- Standardization – data is mapped to a consistent set of lookup values (e.g. US, USA, United States and blank/null – all mapped to the standard ISO country code)
- Cleansing – perform validity checks and either remove or modify problem data
- Surrogate keys – new key values applied to similar data from different source systems prevent key collisions in the future and provide a cross reference across these systems
- Transposing – organizes data to optimize reporting. Many source systems are optimized for transactional performance but the warehouse will be primarily used for reporting. Often this involves denormalizing and re-organizing into a dimensional model.
Load – the transformed data is now written out to a warehouse/mart. The load process will usually preserve prior data. In some instances existing warehouse data is never removed, just marked as inactive. This provides full auditing and supports historical reporting.
There are a number of commercial and open source ETL tools available to assist in any ETL process. Some of the prominent ones are:
- Business Objects Data Integrator
- Informatica PowerCenter
- IBM InfoSphere DataStage
- Oracle Warehouse Builder / Data Integrator
- Microsoft SQL Server Integration Services
- Pentaho Data Integration (Open Source)
- Jasper ETL (Open Source)
These tools provide a number of functions to facilitate the ETL workflow. The variety of source data types are handled automatically. A transformation engine makes it easy to create reusable scripts to handle the data mapping. Scheduling and error handling are also built in.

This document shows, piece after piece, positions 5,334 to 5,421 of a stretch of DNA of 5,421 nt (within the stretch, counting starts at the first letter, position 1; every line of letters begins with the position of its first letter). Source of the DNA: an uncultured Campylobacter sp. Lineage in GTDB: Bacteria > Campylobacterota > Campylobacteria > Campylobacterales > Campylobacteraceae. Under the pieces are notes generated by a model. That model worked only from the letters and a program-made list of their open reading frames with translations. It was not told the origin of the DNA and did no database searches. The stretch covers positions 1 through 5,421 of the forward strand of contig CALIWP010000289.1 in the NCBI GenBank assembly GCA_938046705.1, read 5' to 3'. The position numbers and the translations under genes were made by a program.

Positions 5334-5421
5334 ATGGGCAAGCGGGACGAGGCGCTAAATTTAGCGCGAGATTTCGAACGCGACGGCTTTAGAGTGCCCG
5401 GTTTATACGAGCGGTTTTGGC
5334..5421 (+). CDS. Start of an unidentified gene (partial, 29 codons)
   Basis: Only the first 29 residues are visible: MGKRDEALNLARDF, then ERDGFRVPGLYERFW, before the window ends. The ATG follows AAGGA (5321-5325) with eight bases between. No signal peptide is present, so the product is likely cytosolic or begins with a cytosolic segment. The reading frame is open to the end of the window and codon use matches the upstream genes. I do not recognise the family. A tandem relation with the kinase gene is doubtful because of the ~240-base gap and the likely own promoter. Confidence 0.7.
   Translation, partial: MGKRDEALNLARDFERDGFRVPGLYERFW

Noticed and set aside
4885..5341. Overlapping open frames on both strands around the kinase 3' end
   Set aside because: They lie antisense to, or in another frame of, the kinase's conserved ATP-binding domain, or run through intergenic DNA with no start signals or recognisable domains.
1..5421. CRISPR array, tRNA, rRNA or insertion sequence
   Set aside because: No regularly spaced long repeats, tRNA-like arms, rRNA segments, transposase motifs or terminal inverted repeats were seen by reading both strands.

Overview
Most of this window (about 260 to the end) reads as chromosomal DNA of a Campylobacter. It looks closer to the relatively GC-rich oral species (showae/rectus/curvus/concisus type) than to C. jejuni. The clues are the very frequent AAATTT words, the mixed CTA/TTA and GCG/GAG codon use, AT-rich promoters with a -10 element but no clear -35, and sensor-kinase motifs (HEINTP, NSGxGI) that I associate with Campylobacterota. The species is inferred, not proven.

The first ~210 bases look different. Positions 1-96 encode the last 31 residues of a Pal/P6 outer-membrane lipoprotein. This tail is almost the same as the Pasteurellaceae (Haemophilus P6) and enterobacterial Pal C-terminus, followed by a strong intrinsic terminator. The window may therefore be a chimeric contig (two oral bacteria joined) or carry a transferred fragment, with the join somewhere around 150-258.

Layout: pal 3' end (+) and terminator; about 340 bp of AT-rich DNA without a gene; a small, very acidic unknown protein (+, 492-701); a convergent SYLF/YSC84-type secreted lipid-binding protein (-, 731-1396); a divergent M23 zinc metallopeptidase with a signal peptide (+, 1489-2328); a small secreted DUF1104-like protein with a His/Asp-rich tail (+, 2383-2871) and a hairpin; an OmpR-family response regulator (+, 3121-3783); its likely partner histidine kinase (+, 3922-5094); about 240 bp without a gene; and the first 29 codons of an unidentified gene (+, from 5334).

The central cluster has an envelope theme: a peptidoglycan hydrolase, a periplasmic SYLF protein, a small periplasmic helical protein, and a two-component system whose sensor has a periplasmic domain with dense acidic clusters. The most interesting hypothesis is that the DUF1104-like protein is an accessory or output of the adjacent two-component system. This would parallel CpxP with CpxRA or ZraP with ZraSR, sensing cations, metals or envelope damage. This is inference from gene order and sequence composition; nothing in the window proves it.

It is particularly advantageous to use an ETL tool in the following situations:
- When there are many source systems to be integrated
- When source systems are in different formats
- When this process needs to be run repeatedly (e.g. daily, hourly, real time)
- To take advantage of pre-built warehouses/marts. Many of these exist for popular platforms such as PeopleSoft, SAP, JD Edwards.
There are also times where the overhead and cost of setting up an ETL tool might not make sense. In these situations some combination of stored procedures, custom coding and off the shelf packages may make more sense. Scenarios of this type include:
- One time conversion of data
- A limited number of source systems that share key identifiers
As illustrated here, a typical ETL workflow will move the data through a few distinct phases. This allows each phase to be better defined and eases troubleshooting.
Source > Extract > Stage – this phase extracts all the appropriate data from each source system. The extract copies only data that has changed in the source system since its last run. The stage library contains all source information in a similar structure to how it appears in the source systems. All extracted information will remain in stage until it is successfully processed by the transform.
Stage > Transform > Warehouse – the data from stage is transformed into a warehouse. In this example this step includes some of the base transformations as well as the load of data into a single warehouse. In this phase, surrogate keys are added where needed, lookup value mappings are applied and related information from multiple source systems is combined into a single structure. Any errors encountered here are reported and the problem data remains in stage until corrected. No information is removed from the warehouse and all data there is tagged with effective, update and end timestamps.